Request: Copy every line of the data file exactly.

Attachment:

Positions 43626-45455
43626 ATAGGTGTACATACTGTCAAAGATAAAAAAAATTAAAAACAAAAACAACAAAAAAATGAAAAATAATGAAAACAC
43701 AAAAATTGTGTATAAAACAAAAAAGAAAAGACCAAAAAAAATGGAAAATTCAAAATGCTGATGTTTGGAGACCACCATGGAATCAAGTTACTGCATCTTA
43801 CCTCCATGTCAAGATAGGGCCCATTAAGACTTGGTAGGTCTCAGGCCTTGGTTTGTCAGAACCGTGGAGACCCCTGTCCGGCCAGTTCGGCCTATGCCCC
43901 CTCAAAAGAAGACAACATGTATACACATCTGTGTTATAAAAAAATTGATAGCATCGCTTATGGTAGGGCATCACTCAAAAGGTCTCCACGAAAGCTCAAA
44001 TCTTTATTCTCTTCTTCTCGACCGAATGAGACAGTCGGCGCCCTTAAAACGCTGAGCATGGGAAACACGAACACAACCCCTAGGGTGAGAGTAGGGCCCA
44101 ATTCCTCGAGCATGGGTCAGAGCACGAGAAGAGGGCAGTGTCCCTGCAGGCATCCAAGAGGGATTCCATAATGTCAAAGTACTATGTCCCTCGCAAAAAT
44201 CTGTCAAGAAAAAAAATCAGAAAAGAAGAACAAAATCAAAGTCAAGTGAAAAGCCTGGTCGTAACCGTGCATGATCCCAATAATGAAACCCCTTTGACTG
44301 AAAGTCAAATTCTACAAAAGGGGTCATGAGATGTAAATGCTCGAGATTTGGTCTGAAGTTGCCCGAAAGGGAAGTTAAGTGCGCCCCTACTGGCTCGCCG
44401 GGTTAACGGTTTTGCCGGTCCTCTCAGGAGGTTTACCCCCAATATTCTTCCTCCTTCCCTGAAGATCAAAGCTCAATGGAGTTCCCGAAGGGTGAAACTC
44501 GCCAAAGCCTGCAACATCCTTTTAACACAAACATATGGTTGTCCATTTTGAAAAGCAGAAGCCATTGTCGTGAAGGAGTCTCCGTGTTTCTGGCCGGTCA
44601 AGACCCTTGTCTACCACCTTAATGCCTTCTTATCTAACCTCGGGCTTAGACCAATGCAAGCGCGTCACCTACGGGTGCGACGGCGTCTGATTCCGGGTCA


Positions 43626-45455
43626 ATAGGTGTACATACTGTCAAAGATAAAAAAAATTAAAAACAAAAACAACAAAAAAATGAAAAATAATGAAAACAC
43701 AAAAATTGTGTATAAAACAAAAAAGAAAAGACCAAAAAAAATGGAAAATTCAAAATGCTGATGTTTGGAGACCACCATGGAATCAAGTTACTGCATCTTA
43801 CCTCCATGTCAAGATAGGGCCCATTAAGACTTGGTAGGTCTCAGGCCTTGGTTTGTCAGAACCGTGGAGACCCCTGTCCGGCCAGTTCGGCCTATGCCCC
43901 CTCAAAAGAAGACAACATGTATACACATCTGTGTTATAAAAAAATTGATAGCATCGCTTATGGTAGGGCATCACTCAAAAGGTCTCCACGAAAGCTCAAA
44001 TCTTTATTCTCTTCTTCTCGACCGAATGAGACAGTCGGCGCCCTTAAAACGCTGAGCATGGGAAACACGAACACAACCCCTAGGGTGAGAGTAGGGCCCA
44101 ATTCCTCGAGCATGGGTCAGAGCACGAGAAGAGGGCAGTGTCCCTGCAGGCATCCAAGAGGGATTCCATAATGTCAAAGTACTATGTCCCTCGCAAAAAT
44201 CTGTCAAGAAAAAAAATCAGAAAAGAAGAACAAAATCAAAGTCAAGTGAAAAGCCTGGTCGTAACCGTGCATGATCCCAATAATGAAACCCCTTTGACTG
44301 AAAGTCAAATTCTACAAAAGGGGTCATGAGATGTAAATGCTCGAGATTTGGTCTGAAGTTGCCCGAAAGGGAAGTTAAGTGCGCCCCTACTGGCTCGCCG
44401 GGTTAACGGTTTTGCCGGTCCTCTCAGGAGGTTTACCCCCAATATTCTTCCTCCTTCCCTGAAGATCAAAGCTCAATGGAGTTCCCGAAGGGTGAAACTC
44501 GCCAAAGCCTGCAACATCCTTTTAACACAAACATATGGTTGTCCATTTTGAAAAGCAGAAGCCATTGTCGTGAAGGAGTCTCCGTGTTTCTGGCCGGTCA
44601 AGACCCTTGTCTACCACCTTAATGCCTTCTTATCTAACCTCGGGCTTAGACCAATGCAAGCGCGTCACCTACGGGTGCGACGGCGTCTGATTCCGGGTCA